"Iran has already responded to the Obama overture. In perfect tune with Obama's defensiveness, President Mahmoud Ahmadinejad declared that better relations might be possible -- after America apologized for 60 years of crimes against Iran. Note the 60 years. The mullahs are as mystified by Obama's pre-1979 (or 1989) good old days as I am."

Wednesday, January 28, 2009

Bipartisan stimulus package?

Hmm. All GOP reps vote no. 11 Dems vote no. The herd isn't yet completely following the One.

Peggy Noonan gets it right: "[T]he Democratic establishment in the House looks, not like people who are responding to a crisis, or even like people who are ignoring a crisis, but people who are using a crisis. Our hopeful, compelling new president shouldn’t have gone with this bill. He made news this week by going to the House to meet with Republicans. He could have made history by listening to them." Indeed. Read the whole thing.

The Anchoress has some great links.

Steve Jobs interview - Feb 1985

I regularly read the Cult of Mac blog. The Mac is 25 years old, and the blog has a link to a lengthy interview Steve Jobs gave to Playboy in February 1985 -- about a year after the Mac was introduced.

(Don't worry, there aren't any pictures in the interview archive file).

Amazing that they called him Steven Jobs back then.

Amazing how prescient and passionate he was (and still is).


Jobs on why people will buy home computers in the future:

The most compelling reason for most people to buy a computer for the home will be to link it into a nationwide communications network. We’re just in the beginning stages of what will be a truly remarkable breakthrough for most people—as remarkable as the telephone.

Jobs on what it takes to create an “insanely great product”:

How come the Mac group produced Mac and the people at IBM produced the PCjr? We think the Mac will sell zillions, but we didn’t build Mac for anybody else. We built it for ourselves. We were the group of people who were going to judge whether it was great or not. We weren’t going to go out and do market research. We just wanted to build the best thing we could build. When you’re a carpenter making a beautiful chest of drawers, you’re not going to use a piece of plywood on the back, even though it faces the wall and nobody will ever see it. You’ll know it’s there, so you’re going to use a beautiful piece of wood on the back. For you to sleep well at night, the aesthetic, the quality, has to be carried all the way through.

Jobs on his then-relationship with Steve Wozniak:

When you work with somebody that close and you go through experiences like the ones we went through, there’s a bond in life. Whatever hassles you have, there is a bond. And even though he may not be your best friend as time goes on, there’s still something that transcends even friendship, in a way. Woz is living his own life now. He hasn’t been around Apple for about five years. But what he did will go down in history.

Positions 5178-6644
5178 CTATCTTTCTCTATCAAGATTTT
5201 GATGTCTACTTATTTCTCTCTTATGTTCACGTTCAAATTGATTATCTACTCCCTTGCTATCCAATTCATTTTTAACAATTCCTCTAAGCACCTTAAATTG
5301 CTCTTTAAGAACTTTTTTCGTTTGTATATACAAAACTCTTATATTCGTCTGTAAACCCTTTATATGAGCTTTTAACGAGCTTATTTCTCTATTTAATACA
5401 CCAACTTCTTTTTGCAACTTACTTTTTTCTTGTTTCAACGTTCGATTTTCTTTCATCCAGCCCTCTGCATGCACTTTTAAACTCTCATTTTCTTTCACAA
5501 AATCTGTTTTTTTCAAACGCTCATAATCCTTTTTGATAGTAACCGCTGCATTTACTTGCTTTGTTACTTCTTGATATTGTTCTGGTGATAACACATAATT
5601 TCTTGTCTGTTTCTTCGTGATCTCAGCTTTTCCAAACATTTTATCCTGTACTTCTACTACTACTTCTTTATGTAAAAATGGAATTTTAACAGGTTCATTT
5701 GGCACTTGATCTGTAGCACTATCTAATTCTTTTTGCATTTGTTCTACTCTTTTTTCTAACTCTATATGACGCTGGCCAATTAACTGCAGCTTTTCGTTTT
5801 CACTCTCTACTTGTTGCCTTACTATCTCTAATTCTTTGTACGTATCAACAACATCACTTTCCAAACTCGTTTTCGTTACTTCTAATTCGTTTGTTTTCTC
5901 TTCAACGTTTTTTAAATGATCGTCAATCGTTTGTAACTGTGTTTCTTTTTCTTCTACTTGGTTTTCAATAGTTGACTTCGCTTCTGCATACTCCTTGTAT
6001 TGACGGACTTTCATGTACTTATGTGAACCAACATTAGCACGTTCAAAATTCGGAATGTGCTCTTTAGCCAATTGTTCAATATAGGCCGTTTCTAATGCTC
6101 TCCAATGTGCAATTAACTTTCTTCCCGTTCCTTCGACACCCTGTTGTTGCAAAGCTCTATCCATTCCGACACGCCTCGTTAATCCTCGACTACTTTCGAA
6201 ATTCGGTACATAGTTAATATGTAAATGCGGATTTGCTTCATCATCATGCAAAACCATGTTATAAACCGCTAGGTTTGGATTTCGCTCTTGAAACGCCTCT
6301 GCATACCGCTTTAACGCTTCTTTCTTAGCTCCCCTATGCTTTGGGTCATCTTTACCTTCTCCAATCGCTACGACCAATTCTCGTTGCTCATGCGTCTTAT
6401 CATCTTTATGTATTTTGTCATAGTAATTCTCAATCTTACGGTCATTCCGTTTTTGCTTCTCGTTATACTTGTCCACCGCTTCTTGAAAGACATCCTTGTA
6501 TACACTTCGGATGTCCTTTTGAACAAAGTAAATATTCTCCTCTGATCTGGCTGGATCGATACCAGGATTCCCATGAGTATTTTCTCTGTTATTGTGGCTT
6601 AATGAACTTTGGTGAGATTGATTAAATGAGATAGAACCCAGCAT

Jobs on why the computer industry is dominated by young people:

People get stuck as they get older. Our minds are sort of electrochemical computers. Your thoughts construct patterns like scaffolding in your mind. You are really etching chemical patterns. In most cases, people get stuck in those patterns, just like grooves in a record, and they never get out of them… It’s rare that you see an artist in his 30s or 40s able to really contribute something amazing. Of course, there are some people who are innately curious, forever little kids in their awe of life, but they’re rare.

Jobs on his future at Apple:

I’ll always stay connected with Apple. I hope that throughout my life I’ll sort of have the thread of my life and the thread of Apple weave in and out of each other, like a tapestry. There may be a few years when I’m not there, but I’ll always come back.

See my related May 2005 post "Technomarvelling."

A bipartisan stimulus package: increase spending and cut taxes

The WSJ prints a bipartisan stimulus package proposal from ... Rush Limbaugh. Makes sense to me.

Tuesday, January 27, 2009

Rachel Esplin at Harvard

A 20 year-old junior from Blackfoot, Idaho, answers questions about her faith during a panel discussion at Harvard:

Day of Faith: Personal Quests for a Purpose - 3. Rachel Esplin from Harvard Hillel on Vimeo.

"To waste the flower of our love and to kill the fruit of our loins is wrong."

A recent letter to the editor of the Wall Street Journal:

Dear Mr. Pollock:

One of the last orders that George W. Bush signed as President was the January 2009 National Sanctity of Human Life Day Proclamation. His pro-life record includes the Born-Alive Infants Protection Act, the ban on partial-birth abortion, the Unborn Victims of Violence Act, and the block of Federal funding for overseas "family planning" abortion programs.